“That for twenty-eight years, Lord Oxford paid me to pose as Shakespeare.”
For a moment, Jonson was speechless.
“Is that how it was!” he exclaimed. “I always wondered why he showered you with so much attention. Just exactly how did your arrangement work?”
“You remember how obstreperous Lord Oxford could be.”
“Almost as bad as I am.”
“No, much worse,” Shaxper said. “He wasn’t permitted to become known for writing plays because of his noble rank, but that wasn’t going to stop him, especially when the Queen enjoyed his Court performances. And by the way, they were all gifts to her. He sold his estates to see other men’s lands, and found himself conveying their words and customs on the stage.”
“Is that where his fortune went? Everyone said he squandered it.”
“You, playwright, do you consider the theater a waste of money?”
“No, of course not.”
“Neither did Lord Oxford. At first it was considered demeaning for him to offer his plays to the public, but it became downright dangerous when the Queen commanded his history plays to be shown in the playouses. Perhaps it was Fate that brought us together when I sought him out in London as a stage-struck youth longing to become an actor. As it turned out, he needed me just as much as I needed him. First he hired me as his scribe, and then I became his personal secretary and then his business manager and —”
“And then you became Shake-speare.”
“Yes, because as the plays grew more popular, audiences kept shouting for the author. What else could we do? By the Queen’s edict, appearances by Lord Oxford had been rendered impossible. I was paid to register his plays, negotiate with theater owners and make all of his public appearances. I kept my mouth shut and puffed on my pipe when asked too many questions.”
“Is that why the Earl granted you so many favors?”
“I was paid very well,” Shaxper boasted. “Lord Oxford had many secrets, but a man with many secrets doesn’t inspire longevity.”
“Did you just make that up?”
“No, I heard it . . . somewhere.
Drayton returned, poured himself a drink and sat down.
“What did I miss?” he asked.
“Everything,” Jonson replied.
“Not quite,” Shaxper said. “Here’s the worst part of my story: when King James discovered Lord Oxford’s most dangerous secret, he killed him.”
“That’s a lie. He was murdered in his own bed. I was there. I saw it.”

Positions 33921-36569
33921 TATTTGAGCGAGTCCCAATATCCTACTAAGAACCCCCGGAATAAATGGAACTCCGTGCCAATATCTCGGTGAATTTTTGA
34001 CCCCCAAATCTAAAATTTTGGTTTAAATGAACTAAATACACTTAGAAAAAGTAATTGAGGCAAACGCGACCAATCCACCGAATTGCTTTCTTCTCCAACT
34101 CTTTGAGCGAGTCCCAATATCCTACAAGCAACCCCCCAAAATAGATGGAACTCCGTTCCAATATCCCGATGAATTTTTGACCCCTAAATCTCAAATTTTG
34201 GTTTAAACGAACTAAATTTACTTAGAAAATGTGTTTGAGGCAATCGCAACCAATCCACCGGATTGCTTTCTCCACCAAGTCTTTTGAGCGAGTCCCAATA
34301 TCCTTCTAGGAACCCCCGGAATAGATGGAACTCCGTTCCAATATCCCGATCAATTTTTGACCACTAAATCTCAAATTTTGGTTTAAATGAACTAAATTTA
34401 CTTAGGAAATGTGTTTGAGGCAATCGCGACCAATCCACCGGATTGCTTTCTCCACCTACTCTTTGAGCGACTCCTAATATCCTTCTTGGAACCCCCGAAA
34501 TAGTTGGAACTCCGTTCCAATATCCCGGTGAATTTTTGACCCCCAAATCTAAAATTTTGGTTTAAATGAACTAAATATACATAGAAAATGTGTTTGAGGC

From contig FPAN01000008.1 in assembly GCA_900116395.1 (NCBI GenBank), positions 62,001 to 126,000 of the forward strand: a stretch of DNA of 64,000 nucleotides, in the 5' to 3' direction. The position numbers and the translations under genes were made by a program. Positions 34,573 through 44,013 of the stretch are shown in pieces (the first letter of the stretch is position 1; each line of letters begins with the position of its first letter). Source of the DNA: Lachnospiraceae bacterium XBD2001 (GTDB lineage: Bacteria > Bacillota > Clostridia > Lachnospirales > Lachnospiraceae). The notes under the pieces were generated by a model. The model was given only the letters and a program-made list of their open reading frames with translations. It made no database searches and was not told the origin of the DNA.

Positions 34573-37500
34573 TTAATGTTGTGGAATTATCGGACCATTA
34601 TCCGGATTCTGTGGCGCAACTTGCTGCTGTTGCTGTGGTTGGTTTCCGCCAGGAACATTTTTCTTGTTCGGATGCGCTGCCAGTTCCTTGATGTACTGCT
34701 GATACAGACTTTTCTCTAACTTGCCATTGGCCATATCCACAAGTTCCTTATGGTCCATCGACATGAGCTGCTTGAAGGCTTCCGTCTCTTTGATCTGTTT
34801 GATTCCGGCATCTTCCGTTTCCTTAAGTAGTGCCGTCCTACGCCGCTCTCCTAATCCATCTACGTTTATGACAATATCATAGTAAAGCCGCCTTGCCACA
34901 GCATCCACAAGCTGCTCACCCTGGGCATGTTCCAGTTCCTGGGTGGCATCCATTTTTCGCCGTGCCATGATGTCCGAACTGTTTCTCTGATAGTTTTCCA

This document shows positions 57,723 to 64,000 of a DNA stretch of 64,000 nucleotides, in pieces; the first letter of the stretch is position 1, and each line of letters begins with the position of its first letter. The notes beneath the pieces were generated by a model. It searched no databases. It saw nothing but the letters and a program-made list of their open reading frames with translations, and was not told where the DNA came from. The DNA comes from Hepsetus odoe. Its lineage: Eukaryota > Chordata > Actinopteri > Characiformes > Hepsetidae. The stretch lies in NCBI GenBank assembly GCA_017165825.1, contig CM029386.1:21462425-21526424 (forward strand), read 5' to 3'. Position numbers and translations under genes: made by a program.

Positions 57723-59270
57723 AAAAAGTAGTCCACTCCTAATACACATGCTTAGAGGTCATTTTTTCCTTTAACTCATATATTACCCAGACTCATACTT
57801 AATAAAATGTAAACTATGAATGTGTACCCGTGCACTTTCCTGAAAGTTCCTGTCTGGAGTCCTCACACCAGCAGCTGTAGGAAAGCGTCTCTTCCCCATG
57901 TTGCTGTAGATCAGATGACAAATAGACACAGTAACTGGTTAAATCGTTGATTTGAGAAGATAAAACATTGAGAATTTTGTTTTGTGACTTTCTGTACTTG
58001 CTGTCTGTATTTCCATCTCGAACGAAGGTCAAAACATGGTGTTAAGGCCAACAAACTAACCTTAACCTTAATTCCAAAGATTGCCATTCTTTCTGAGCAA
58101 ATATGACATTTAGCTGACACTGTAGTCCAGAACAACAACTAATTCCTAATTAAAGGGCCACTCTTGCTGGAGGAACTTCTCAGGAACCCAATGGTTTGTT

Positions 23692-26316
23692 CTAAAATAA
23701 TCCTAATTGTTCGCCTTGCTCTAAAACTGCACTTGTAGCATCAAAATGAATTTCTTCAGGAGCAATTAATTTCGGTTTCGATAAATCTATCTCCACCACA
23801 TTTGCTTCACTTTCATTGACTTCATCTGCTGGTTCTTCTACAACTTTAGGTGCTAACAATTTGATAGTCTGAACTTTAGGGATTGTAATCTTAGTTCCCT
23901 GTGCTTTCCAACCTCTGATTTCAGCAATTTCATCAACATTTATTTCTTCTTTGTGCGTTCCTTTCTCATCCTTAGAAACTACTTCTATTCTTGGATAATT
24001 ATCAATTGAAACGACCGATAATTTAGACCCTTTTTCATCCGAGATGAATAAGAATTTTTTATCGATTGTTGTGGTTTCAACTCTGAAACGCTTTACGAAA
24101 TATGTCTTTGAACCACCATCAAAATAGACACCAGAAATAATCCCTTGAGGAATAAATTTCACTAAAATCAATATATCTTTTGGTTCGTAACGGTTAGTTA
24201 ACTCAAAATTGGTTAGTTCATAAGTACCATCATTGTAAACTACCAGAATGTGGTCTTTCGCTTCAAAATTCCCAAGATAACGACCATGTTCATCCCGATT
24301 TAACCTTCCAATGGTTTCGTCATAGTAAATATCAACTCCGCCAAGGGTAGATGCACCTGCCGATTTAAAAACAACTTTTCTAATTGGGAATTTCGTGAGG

Jonson and Drayton looked at one another in disbelief.
“You think this drink has gone to my head, don’t you?” Shaxper cried. “Well, I’m telling you the truth. Midsummer night in 1604, Oxford’s house at King’s Place was attacked on all sides. They seized his private papers and poured poison down his throat so there’d be no wounds. I stuffed a good number of his plays into my portfolio and escaped that night, always fearing they would come after me. It took a while, but I reconstructed as many of the manuscripts as I could, and sold some of ‘em because I had to do it, with Lord Oxford dead and my livelihood gone. A man has to earn a living.”
While Shaxper spoke, his wife Anne tottered down the back staircase and went into the kitchen, carrying a bundle of papers. She set them down and ripped off one page at a time, balling them up and stuffing them between the kindling. She picked up a long piece of straw, held it to the torch and lit the fire in the hearth.
“Now I remember!” Shaxper said. “The plays are up in the attic. I put them in the old trunk, the one Countess Elizabeth gave me on her deathbed.”
Jonson leapt to his feet.
“How do we get there?”
“Go to the kitchen and take the back stairs. The trunk is at the top, to the left. I’d go, but I feel a bit dizzy. I need to lie down.”
“You go,” Drayton said. “I’ll stay with the scribe.”
Jonson raced into the kitchen. He stopped in his tracks when he saw Anne Shaxper ripping pages out of a bound manuscript and tossing them into the fire.
“What’s that you’re burning?”
“Just some old papers,” she sneered. “Why should you care?”
Before she could respond, Jonson grabbed them from her hands and instantly recognized the handwriting. He dove into the flames, burning himself as he tried to rescue the discarded pages. His screams brought Drayton running.
“Ben, what are you doing?”
“This is the sequel to Love’s Labour’s Lost,” Jonson said, his voice cracking. “Do you realize what you’ve done, you decrepit old harpy? You’ve burned an original Shakespeare play, written in Lord Oxford’s own hand!”
“I didn’t know what it was. I didn’t think it was important.”
“Not important? What’s wrong with you? Are you stupid?”
“I burn papers like this all the time.”
“She didn’t mean any harm, Ben. Stop badgering her,” Drayton said.
“Not on your life! She’s gone too far this time.”
“She couldn’t help it, it’s not her fault. She doesn’t know how to read.”